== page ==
THE CRIMINAL PROCEDURE CODE. Part I GENERAL PROVISIONS

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1 THE CRIMINAL PROCEDURE CODE (Official Gazette of the FRY, Nos. 70/2001 and 68/2002 and the Official Gazette of the RS", Nos. 58/2004, 85/2005, 115/2005, 85/2005 other law, 49/2007, 20/2009 other law, 72/2009 and 76/2010) Part I GENERAL PROVISIONS Chapter I BASIC PRINCIPLES Article 1 (1) The present Code contains rules whose aim is that no innocent person is convicted and that perpetrators of criminal offences are sanctioned in accordance with requirements provided by the Criminal Code and based on the lawfully conducted proceedings. (2) Prior to rendering a final judgment or ruling on punishment, the rights of the accused person and his freedom may be limited only under conditions stipulated by this Code. Article 2 Criminal sanctions against perpetrators of a criminal offences may be imposed only by a competent court and in proceedings instigated and conducted in accordance with this Code. Article 3 1) Everyone is considered innocent until proven guilty by a final decision of a competent court. (2) Government authorities, the information media, citizens' associations, public figures and other persons are required to adhere to the rules defined in paragraph 1 of the present Article, as well as to refrain from violating with public statements on the ongoing criminal proceeding other rules of the proceeding, rights of the accused person and aggrieved party, the independence, authority and the impartiality of the court. Article 4 1) Any accused person or suspect is entitled: 1) to be informed about the offence with which he is charged, as soon as possible and no later than at the first interrogation, in detail and in a language he understands, about the nature and grounds for the accusation and the evidence collected against him;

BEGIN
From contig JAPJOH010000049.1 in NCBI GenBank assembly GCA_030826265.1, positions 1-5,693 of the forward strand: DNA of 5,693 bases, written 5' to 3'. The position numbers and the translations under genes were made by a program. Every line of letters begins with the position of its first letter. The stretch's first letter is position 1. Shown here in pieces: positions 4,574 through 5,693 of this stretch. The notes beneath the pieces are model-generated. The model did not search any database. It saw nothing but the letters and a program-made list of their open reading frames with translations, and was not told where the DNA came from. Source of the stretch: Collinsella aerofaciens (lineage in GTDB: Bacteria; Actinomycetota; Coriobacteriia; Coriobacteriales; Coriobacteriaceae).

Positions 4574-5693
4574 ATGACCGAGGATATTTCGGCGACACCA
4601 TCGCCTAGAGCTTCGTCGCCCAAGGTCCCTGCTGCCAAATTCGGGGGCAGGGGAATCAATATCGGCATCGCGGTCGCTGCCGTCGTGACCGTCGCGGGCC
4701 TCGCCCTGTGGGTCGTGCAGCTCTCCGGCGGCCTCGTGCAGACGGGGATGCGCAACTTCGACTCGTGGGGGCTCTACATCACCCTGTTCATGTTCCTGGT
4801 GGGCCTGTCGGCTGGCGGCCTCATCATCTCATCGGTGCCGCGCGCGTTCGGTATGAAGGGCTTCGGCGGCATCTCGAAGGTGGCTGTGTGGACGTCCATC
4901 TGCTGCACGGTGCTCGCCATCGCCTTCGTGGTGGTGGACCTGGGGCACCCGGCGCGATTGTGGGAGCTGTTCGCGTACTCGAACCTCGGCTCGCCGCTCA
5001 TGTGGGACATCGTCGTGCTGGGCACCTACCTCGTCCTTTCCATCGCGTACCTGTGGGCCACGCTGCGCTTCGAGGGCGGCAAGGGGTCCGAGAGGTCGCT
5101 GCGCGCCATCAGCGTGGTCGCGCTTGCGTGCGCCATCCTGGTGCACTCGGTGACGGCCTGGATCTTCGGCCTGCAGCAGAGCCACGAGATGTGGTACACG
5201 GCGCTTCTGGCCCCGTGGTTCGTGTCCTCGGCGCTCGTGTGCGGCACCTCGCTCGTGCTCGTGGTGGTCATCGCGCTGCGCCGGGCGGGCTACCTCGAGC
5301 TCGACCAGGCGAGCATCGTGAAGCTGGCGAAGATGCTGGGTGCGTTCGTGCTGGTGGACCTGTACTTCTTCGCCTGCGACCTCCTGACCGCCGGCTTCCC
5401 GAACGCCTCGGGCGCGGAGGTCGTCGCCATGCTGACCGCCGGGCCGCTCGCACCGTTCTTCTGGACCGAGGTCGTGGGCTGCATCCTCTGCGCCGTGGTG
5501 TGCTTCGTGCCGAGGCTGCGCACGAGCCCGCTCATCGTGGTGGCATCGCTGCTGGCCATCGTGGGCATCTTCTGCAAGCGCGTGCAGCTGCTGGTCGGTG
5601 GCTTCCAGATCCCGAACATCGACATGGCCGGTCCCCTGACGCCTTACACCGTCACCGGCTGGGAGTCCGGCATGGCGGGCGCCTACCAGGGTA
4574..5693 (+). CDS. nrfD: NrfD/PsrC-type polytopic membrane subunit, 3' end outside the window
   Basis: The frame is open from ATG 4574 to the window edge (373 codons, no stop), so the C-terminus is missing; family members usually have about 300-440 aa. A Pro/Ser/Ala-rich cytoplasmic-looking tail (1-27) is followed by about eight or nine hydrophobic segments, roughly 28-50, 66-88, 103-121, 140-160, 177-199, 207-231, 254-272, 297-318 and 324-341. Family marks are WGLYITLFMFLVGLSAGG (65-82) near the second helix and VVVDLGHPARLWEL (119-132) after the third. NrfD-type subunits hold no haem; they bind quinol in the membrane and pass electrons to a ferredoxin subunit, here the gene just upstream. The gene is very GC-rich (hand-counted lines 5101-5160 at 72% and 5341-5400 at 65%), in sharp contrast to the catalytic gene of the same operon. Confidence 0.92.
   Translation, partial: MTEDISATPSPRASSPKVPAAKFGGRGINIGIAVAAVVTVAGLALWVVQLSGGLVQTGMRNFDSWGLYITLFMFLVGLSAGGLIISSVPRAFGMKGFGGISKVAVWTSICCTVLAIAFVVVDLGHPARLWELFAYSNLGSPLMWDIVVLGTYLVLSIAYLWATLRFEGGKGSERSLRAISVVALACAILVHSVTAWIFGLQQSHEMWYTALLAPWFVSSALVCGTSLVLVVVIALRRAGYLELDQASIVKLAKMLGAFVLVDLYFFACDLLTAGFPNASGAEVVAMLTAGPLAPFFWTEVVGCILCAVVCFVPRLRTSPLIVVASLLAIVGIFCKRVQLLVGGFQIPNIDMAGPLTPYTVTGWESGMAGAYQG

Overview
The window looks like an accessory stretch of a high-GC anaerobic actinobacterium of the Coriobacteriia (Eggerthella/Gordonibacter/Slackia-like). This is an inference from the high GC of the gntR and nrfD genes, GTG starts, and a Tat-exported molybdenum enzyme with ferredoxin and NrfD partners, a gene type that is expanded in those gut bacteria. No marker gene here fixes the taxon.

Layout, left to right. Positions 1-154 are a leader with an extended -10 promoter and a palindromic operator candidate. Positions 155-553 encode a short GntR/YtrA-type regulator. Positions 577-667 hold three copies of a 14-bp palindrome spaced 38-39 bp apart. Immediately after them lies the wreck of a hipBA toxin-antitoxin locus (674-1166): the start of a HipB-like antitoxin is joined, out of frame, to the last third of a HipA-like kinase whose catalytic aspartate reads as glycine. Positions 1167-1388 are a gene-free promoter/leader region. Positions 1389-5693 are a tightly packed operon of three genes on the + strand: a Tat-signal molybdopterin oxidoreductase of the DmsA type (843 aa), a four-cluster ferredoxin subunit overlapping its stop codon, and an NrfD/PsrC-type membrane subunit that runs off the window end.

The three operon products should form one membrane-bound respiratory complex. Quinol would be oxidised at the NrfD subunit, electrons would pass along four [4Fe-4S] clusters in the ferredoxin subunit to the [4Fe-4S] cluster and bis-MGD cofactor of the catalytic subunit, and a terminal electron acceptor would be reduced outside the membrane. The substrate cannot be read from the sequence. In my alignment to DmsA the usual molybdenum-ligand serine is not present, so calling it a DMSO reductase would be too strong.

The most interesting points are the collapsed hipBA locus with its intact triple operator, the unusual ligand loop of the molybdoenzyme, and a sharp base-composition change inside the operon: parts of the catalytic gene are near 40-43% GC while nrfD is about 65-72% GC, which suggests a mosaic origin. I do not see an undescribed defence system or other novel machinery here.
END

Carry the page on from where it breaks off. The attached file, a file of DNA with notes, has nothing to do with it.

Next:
2 2) to defend himself alone or with the professional assistance of a defence counsel of his own choosing from list of lawyers; 3) to have his defence counsel present at his interrogation; 4) to be brought before the court as soon as possible and tried in an impartial and fair manner and within a reasonable period of time; 5) to be provided enough time and facilities to prepare his defence; 6) to declare himself on all the facts and evidence against him and to present facts and evidence in his favour, either alone or through his counsel, to question prosecution witnesses and request that defence witnesses are questioned under the same conditions as the prosecution witnesses, in his presence; 7) to be provided with a translator and interpreter if he does not understand and speak the language used in the proceedings. (2) The court or other state authority is required to: 1) To ensure that an accused person or suspect exercises all his rights, as provided for in paragraph 1 of the present Article; 2) Prior to the first interrogation, to warn the accused person or suspect that any statement he makes may be used as evidence against him and instruct him about the right to engage a defence counsel and the right to have the defence counsel attend his interrogation. (3) If the accused person or the suspect does not engage a defence counsel, the court shall appoint him a defence counsel where so prescribed by this Code. (4) An accused person who cannot afford a counsel, shall be, at his request, assigned a defence counsel at the expense of the Court s budget in accordance with this Code. (5) An accused person that is accessible to the court can be tried only in his presence, except where in absentia trials are explicitly permitted by this Code. (6) An accused person who is accessible to the court cannot be punished if he is not allowed to be heard and to defend himself. Article 5 (1) A person deprived of liberty without a court decision shall immediately be advised that he is not obliged to make any statement, that any statement he makes may be used as evidence against him, and that he has the right to be interrogated in presence of a defence counsel who shall be appointed at the expense of budget funds, if he cannot afford one.